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Pinoys Behind the Plate: Chef Patrice Cleary and her culinary journey in Washington, D.C.

With a warm smile and open arms, Chef Patrice Cleary welcomes guests as they walk through the doors of her Filipino American restaurant, Purple Patch, in Washington, D.C.’s Mount Pleasant neighborhood.

“Nothing happens overnight,” Cleary said. “My transition into the restaurant industry was a combination of things that came together.”

Cleary’s culinary journey began with her Bicolano mother and Lebanese uncle, chefs she learned to cook from at an early age. When her mother wasn’t cooking, Cleary was. Cooking Filipino cuisine was a passion she had cultivated and shared with her family and friends.

“Filipino food is a form of art, and when I’m cooking it, it’s art,” Cleary said. “I can smell, I can hear, I can see, I can taste food that reminds me of my mom growing up. There’s without a doubt no other food that I would rather cook than my mom’s.”

Before opening Purple Patch, Cleary worked in the Marine Corps and a Venture Capital firm. Several years after switching professions, she delved into the restaurant industry and, from 2003 to 2011, worked alongside the owners of Purple Patch’s property predecessor, Tonic Mt. Pleasant.

Patrice Cleary, chef and owner of Purple Patch, poses for a photo in Washington, D.C., on July 14, 2022. Photo: Alix Hess

In 2014, the building owner, who previously rented to Tonic, asked if Cleary would be interested in opening a restaurant. She initially said no, having been away from the food industry for a while as a stay-at-home mother. But the gears of her becoming a restaurateur down the line began to turn.

After nearly five years, Cleary returned to the restaurant industry but found herself in a lane, all on her own. She reached out for support and received guidance from the relationships she had formed during her previous Mount Pleasant days, relied on her instincts, and made plenty of sacrifices. Purple Patch was a leap of faith and opened in 2015.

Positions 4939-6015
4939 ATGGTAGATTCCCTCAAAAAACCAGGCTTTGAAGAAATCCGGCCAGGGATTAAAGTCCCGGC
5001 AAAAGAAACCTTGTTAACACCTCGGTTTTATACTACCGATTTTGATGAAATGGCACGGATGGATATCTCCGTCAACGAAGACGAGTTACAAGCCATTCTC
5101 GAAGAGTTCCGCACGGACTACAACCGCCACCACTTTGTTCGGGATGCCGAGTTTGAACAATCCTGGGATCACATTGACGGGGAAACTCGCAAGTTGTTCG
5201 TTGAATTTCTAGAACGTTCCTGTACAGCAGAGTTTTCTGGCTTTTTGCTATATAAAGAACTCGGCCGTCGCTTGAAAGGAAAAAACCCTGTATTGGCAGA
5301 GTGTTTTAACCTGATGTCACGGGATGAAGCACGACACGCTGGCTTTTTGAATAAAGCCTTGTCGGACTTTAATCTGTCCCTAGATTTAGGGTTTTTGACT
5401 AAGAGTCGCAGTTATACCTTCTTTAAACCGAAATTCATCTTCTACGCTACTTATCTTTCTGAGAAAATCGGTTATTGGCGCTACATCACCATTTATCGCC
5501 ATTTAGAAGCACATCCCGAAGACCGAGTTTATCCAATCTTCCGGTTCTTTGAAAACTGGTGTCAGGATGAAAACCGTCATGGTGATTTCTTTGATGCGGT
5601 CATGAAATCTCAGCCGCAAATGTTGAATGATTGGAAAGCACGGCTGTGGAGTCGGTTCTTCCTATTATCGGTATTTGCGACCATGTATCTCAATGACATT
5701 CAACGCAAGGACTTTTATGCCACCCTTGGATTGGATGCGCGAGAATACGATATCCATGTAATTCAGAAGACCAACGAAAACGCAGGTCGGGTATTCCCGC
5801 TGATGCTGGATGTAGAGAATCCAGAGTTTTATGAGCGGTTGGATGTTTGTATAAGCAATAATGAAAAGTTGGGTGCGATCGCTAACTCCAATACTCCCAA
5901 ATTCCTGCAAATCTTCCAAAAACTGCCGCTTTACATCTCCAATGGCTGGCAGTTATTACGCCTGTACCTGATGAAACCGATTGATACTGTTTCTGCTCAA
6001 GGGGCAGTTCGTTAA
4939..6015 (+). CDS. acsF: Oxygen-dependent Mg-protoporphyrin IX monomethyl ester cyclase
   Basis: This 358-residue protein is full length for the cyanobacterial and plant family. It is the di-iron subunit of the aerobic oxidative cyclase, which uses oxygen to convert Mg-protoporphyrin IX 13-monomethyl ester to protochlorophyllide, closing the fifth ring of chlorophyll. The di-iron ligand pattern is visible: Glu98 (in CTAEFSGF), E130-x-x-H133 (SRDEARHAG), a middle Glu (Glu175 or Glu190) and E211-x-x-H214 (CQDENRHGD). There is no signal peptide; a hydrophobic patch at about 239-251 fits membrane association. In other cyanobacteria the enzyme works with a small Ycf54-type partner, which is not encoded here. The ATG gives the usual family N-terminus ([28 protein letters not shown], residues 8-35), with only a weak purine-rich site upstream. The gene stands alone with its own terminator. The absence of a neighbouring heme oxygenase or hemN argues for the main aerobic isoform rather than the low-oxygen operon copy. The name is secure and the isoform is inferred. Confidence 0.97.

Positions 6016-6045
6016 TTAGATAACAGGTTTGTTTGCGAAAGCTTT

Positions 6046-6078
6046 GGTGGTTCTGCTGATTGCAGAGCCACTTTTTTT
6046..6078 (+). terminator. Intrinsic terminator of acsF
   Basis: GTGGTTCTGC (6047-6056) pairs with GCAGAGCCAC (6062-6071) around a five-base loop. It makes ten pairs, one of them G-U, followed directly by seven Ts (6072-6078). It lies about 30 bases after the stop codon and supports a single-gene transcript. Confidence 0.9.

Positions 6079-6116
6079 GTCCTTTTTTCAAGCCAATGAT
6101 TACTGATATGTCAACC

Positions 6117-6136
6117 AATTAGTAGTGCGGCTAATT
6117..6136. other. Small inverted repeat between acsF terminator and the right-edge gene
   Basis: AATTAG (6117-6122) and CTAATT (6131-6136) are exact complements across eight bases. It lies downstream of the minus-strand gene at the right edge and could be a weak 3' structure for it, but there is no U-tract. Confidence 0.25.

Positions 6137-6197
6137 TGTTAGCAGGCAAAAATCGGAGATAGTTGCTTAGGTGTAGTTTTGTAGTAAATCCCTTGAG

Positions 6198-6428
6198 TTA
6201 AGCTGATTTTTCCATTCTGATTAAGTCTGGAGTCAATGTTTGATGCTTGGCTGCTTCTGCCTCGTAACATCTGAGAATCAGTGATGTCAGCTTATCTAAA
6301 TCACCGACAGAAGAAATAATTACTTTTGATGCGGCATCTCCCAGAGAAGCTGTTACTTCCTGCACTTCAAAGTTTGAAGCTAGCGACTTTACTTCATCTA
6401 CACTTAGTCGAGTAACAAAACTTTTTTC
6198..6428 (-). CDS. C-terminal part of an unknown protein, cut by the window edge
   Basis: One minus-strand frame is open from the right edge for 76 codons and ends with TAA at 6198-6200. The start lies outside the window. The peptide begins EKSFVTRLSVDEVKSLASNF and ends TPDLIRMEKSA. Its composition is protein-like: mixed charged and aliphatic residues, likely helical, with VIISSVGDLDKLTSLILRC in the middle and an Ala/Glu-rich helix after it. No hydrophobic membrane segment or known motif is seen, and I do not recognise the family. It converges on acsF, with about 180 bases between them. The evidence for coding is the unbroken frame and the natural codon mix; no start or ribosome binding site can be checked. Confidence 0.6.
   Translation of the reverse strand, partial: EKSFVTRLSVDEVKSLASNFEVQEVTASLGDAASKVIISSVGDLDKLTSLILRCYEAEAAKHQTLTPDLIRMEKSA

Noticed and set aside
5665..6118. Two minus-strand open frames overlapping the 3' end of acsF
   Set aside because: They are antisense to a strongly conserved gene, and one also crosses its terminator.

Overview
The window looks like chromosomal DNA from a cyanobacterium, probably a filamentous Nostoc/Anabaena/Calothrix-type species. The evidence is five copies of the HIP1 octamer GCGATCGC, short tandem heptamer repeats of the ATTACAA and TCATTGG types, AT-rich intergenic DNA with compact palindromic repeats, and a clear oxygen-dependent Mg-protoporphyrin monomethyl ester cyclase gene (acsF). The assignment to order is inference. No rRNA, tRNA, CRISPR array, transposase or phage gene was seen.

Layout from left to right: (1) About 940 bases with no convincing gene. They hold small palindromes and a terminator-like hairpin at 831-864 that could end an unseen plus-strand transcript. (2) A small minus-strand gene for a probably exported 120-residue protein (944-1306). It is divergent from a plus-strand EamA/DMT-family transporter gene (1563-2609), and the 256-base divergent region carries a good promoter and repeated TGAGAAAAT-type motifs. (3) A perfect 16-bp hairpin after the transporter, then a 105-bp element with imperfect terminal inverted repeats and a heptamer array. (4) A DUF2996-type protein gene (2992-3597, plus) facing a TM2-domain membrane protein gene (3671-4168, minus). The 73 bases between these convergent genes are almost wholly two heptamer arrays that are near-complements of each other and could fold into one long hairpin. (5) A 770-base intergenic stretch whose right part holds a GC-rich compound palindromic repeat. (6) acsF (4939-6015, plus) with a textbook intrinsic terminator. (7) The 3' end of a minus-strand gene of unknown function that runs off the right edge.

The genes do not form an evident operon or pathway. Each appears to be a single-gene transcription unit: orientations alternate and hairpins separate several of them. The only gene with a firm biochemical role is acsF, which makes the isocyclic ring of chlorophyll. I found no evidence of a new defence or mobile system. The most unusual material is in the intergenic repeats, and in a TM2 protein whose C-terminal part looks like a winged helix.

Like her mother, Cleary holds onto her identity through cooking. She is unapologetically Filipino American, and Purple Patch’s menu showcases just that. From coconut-braised short rib adobo and red snapper relleno to ginataang butternut squash and green beans and biko, Purple Patch welcomes the meat-eater with peanut allergies and the vegan on a gluten-free diet, consciously paying homage to different Filipino tastes.

“My source of inspiration at the most rudimentary level comes from my mother. At the same time, I have my own artistic approach to food,” Cleary said. “I don’t put myself in a box or feel like I have to do something to be Filipina or to own a Filipino restaurant.”

A purple patch in sports means to be in a place of success or good luck, and Cleary’s restaurant has truly been a purple patch. Over the past seven years, Cleary and Purple Patch have gained an outpouring of love and support from community members and organizations across Washington, D.C.

“It’s almost like you walk into a room, and you feel like you’ve known that person forever, but you really don’t know them. You feel this connection, and I think that’s what my restaurant has — this connection, this comradery, this family,” Cleary said.

The Filipino community in D.C. exists, though dispersed. According to Cleary, before Purple Patch, there were no Filipino restaurants or eateries in the nation’s capital where Filipinos could gather and connect.

“It was disappointing on so many different levels because, as a culture, we love to celebrate and come together through food,” Cleary said.

The thought of the nation’s capital without a Filipino restaurant or community space weighed on her mind during the pandemic. But the restaurant tenant turned property owner wants Filipinos in the area to know that Purple Patch will always be their home. Cleary purchased the building in March 2022 to ensure that the space will always be available as a Filipino restaurant.

“We’re here, and we’re not going anywhere,” Cleary said.

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